Fasting has always been one of our main pillars as Muslims. Fasting on the holy month of Ramadan is considered one of the highest of prayers a person must commit to. Abstaining from food, water, sexual intercourse and smoking from dusk till dawn is the basic principle of fasting for us as Muslims. We’ve been fasting this way for more than 1400 years and reaping many of its benefits, both physically and spiritually. The health benefits of fasting are many in numbers and the science that backs them further interesting as follows.
Improved brain function
The benefits of fasting extend to the brain as well as the rest of the body. The Brain-Derived neurotrophic factor (BDNF) is the key player in bringing about the change due to fasting since the intermittent gap between food intakes activates these proteins. BDNF is found in the regions in the brain that control eating, drinking and body weight. BDNF activates stem cells in the brain that gets converted into (nerve cells) neurons and play a role in their growth and maturation. These proteins are also activated in connection between nerve cells (synapses). Over the time with the stimulus experience, they adapt and develop accordingly which is the theory behind learning and memory. In layman terms the brain produces the basic building blocks and renews its pieces due to BDNF. Moreover, BDNF defends the brain from conditions such as Parkinson’s disease and Alzheimer’s.
A study tabled in the 2015’s Society for Neuroscience meeting allowed a look into the capabilities of fasting to enhance memory and recovery after brain injuries or stroke while promoting growth of neurons. Multiple studies have come up demonstrating these claims to date.
Cardiovascular diseases have been the leading cause of death globally with an astounding estimation of 31.5 percent. Fasting has been known as a preventive measure from a number of these heart diseases.
A study done in the University of Illinois showed that 8 weeks of alternative day fasting reduced the levels of “bad” LDL cholesterol and blood triglycerides by 25% and 32% respectively. Another study indicated obese adults who fasted for three under supervised circumstances showed a decrease in blood pressure, blood triglycerides, total cholesterol and “bad” LDL cholesterol.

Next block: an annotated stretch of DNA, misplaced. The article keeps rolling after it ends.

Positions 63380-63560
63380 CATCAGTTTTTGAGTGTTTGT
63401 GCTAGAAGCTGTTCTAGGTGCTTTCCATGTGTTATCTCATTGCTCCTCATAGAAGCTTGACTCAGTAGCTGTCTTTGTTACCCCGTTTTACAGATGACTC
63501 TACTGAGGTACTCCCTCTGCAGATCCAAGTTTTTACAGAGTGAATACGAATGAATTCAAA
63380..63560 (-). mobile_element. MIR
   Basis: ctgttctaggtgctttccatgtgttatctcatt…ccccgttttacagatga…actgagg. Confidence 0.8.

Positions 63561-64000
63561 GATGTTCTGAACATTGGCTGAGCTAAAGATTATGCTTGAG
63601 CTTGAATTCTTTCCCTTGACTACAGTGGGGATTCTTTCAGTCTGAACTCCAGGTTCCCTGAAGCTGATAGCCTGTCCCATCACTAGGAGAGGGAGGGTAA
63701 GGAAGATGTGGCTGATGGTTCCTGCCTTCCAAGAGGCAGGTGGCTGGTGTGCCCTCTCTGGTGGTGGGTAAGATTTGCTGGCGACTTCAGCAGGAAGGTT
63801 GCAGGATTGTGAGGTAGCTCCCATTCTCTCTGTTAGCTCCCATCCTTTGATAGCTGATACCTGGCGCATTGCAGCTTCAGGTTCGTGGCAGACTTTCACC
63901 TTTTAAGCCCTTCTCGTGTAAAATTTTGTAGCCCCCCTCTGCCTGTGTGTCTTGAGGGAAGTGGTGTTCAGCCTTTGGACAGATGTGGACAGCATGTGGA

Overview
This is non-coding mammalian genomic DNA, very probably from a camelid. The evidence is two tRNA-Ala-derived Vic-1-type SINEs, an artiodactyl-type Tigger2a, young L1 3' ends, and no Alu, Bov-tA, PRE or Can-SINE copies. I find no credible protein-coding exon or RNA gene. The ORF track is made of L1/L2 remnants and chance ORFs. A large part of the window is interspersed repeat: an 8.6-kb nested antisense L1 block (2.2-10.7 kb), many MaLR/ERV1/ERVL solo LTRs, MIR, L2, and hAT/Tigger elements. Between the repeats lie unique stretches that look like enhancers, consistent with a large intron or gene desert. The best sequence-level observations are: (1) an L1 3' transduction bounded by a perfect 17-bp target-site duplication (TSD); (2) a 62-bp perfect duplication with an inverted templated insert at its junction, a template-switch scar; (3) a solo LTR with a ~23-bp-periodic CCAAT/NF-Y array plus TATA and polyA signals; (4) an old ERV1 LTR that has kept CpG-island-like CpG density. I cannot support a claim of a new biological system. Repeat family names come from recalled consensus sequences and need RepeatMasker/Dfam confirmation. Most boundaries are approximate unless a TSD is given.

In addition, an extensive study done in 2001 Utah, USA showed correlation between a reduced risk of diabetes in fasting individuals.
Fasting when done on its optimal way, has a great impact on our largest organ skin. Researchers have reported new insights about alterations in skin cells in response to reduced caloric intake. Fasting reboots the gut microbiome, which is the origin of most inflammation in the body which decreases systemic inflammatory processes. Aging and development of acne comes under inflammatory processes. In addition, during the period of fasting, the body can allocate more energy to other organs of the body such as liver, kidney and the skin since it doesn’t have to focus on digesting as much. This allows for the skin to generate new cells and get rid of old cell material allowing for a better look as well as a faster scar healing process.
The immune system is referred to as the defense mechanism of the body. The one that keeps us safe from harmful bacteria as well as diseases. One of the key components to this mechanism is the white blood cell. Due to the newfound focus on rejuvenation of body cells due to fasting the body creates these white blood cells more often. A study done in the USC Longevity Institute states that the body is able to completely regenerate the whole of its immune system in just three days of fasting. In addition, fasting acts as a natural protective step in reducing cancerous cells in the body as well as reduced levels of inflammation.
Fasting as we know it brings about countless benefits. Of which health benefits are plenty. For this reason, it is an important step to take with great potential for everyone. With medical supervision let us start a lifestyle that can incorporate casual fasting into our daily life.
This article was reviewed by Dr. Asima Ahmed, MD.
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